Mirrored - two contrasting opinions:
"Not to sound too self-conscious, but another hipster pick. Another show – like Dan Deacon – that I only got to see the second time around. But another excellent, outstanding album, and truly one of the most interesting of the year."
from Zen and the Art of Face Punching: Best of... (what year was it again?) - 'the serious letdowns'
"I have no idea WHY people are flipping over this. I think it sucks, big time. Are people just that desperate for something different? EP C & B EP were both pretty cool and while I'm sure this is in line with where they were going, its a ride I am happy I got off early."
I normally quote ZAFP to back up my own opinions/descriptions of albums (e.g., this post) but not, however, in this case. Since both Brendan Campbell and John Stuart Mill have taught me the value of defending my opinions, I shall attempt a spirited defence:
Battles, Mirrored may neither be invulnerable to criticism nor untarnished by hipsterism and hype. In fact, they would be the first two reasons for not liking it. But it's still a damn good record. I enjoy Battles not just because it is comple math-rock, but because it is absorbing, intelligent music of its own right. Mirrored is catchy, driving and absorbing to listen to. Difference is not the main attraction. So sorry if it seems too much like Don Cab for Cutie, but that's the whole charm of it. And aside from the charm, the chops are undeniable.
Mirrored is an enjoyable record, more so because of its difference. It is rock music with a new kick, yes, but one which is fairly accessible. Perhaps not immediately so for a lot of people, but that is only an indication of its ability to spread beyond people already interested in math-rock. The new sound of Battles has the ability to draw the listener in by playing on the existing sounds of rock music, and making something new and exciting out of that.
And another point of view - from Geek Down: Best of 2007: Albums
"...Mirrored showcases a sort of minimalistic rock music. While seemingly complicated, it's really not. In place of complication is a lot of patterning that is usually frowned upon in rock music. The kind of things Battles do on Mirrored are usually qualified as "repetitive" on rock releases (I'm sure a great deal of critics have called this album repetitive). But the patterning and repetition on this album only serve to unify its disparate elements (read: instruments of different timbres). I've used this comparison in a previous entry, but Mirrored works on its own logic. The tracks work as one singular unit as opposed to different units reacting and responding to each other. Changes in the tracks seem completely fluid from every aspect of the composition. I think it's pretty groundbreaking, because the learning curve of understanding unified compositions is so immense for non-classically trained musicians (including myself). It's really hard to explain and I feel pretentious doing it, but that's all I hear. Mirrored is completely unified..."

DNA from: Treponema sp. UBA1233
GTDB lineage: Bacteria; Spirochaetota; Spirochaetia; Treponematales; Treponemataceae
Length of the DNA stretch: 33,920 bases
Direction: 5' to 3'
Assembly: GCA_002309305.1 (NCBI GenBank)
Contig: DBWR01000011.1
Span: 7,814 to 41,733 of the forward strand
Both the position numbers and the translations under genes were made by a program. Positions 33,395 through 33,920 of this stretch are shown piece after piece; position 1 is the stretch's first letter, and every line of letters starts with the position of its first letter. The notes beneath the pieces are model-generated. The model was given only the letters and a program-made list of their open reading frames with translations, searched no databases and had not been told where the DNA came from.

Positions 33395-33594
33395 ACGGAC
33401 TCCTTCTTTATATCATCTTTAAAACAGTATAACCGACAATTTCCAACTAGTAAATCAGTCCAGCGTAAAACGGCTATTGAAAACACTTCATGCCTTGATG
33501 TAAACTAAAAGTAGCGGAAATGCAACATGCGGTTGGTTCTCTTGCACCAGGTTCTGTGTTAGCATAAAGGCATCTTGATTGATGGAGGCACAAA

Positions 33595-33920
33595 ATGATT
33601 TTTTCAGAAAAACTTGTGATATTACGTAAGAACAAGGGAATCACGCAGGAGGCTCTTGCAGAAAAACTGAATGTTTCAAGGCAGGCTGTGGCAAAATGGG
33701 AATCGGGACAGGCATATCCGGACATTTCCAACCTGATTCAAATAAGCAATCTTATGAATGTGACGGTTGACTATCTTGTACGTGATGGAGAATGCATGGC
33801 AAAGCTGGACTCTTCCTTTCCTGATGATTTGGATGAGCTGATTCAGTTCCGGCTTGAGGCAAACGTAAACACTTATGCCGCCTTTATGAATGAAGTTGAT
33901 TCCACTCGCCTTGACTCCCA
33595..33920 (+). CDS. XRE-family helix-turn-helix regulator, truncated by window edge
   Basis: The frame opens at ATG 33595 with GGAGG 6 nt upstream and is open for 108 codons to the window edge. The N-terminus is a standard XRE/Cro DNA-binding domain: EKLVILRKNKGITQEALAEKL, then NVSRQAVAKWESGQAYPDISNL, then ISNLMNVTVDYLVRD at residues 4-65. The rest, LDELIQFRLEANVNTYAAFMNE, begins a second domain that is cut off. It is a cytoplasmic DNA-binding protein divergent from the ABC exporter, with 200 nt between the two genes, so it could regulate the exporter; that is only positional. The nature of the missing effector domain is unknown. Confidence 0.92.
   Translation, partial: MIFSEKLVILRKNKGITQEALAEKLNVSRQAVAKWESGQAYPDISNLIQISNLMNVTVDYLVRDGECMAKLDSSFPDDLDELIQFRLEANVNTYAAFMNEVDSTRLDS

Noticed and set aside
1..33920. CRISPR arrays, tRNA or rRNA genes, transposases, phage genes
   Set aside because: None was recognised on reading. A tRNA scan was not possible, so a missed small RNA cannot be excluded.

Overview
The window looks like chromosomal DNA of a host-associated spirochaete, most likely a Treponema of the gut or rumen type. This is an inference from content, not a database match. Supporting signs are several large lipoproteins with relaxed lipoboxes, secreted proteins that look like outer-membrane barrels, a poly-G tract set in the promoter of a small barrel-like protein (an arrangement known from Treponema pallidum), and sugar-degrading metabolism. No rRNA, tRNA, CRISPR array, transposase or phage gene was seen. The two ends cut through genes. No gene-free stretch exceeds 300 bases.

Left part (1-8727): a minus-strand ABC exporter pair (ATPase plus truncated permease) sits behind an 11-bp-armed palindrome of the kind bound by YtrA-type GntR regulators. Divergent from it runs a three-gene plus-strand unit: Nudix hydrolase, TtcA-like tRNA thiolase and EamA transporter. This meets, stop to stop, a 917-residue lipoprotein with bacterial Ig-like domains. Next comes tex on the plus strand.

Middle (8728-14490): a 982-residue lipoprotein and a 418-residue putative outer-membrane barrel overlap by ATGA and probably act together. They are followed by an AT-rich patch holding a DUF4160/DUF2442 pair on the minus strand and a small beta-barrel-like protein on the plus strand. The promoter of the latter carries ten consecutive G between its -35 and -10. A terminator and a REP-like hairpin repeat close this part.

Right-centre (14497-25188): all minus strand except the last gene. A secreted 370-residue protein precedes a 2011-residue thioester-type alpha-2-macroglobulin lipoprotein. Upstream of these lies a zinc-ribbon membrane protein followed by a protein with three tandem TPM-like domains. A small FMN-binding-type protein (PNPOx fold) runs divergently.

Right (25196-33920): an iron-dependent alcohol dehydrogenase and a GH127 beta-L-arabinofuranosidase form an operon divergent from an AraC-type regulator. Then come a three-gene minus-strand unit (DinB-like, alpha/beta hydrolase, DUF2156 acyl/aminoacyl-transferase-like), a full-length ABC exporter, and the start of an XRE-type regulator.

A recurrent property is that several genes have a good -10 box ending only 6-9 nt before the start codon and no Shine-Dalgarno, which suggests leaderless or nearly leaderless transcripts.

John Stuart Mill - On Liberty:
"The peculiar evil of silencing the expression of an opinion is, that it is robbing the human race; posterity as well as the existing generation; those who dissent from the opinion, still more than those who dissent from the opinion, still more than those who hold it. If the opinion is right, they are deprived of the opportunity of exchanging error for truth: if wrong, they lose, what is almost as great a benefit, the clearer perception and livelier impression of truth, produced by its collision with error"
Battles, 'Atlas' 12" single
1. Atlas (full version)
2. Atlas - DJ Koze Remix
Battles, Tonto+ EP
1. Tonto (Album version)
2. Tonto (The Field remix)
3. Tonto (Four Tet remix)
4. Leyendecker (DJ Emz remix feauturing Joell Ortiz)
So, the gig was pretty good. Not too different from the last time I saw them. Subjectively, the experience seemed more enjoyable (a bigger crowd, and less time for things to get going) but not as interesting (less feats of sonic endurance, and of course I've seen most of it already)
Second act on the bill, Irish (and, specifically, Dublin) instrumental post-rock heroes The Redneck Manifesto were a big draw, as they don't play live often. I haven't so far properly warmed to their sound - a bit like a heavier, more rhythmic Mercury Program - but's easy to respect their energy and ability to carry an audience. Bassist and apparent frontman Richie Egan has been doing interesting stuff in alternative-pop solo project Jape, from whom there might be some videos posted here soon.
Battles playing Tonto and Atlas together (in that order, and followed by Leyendecker) was easily the best part of the night. Their live performances are in a little bit remixes of themselves, and it's the interpretations of sounds and rhythms which make watching them so enjoyable. It's also a direct experience of the crafted math-rock sounds of Mirrored (and works before it), and to an extent a physical experience of a very cerebral, technical record.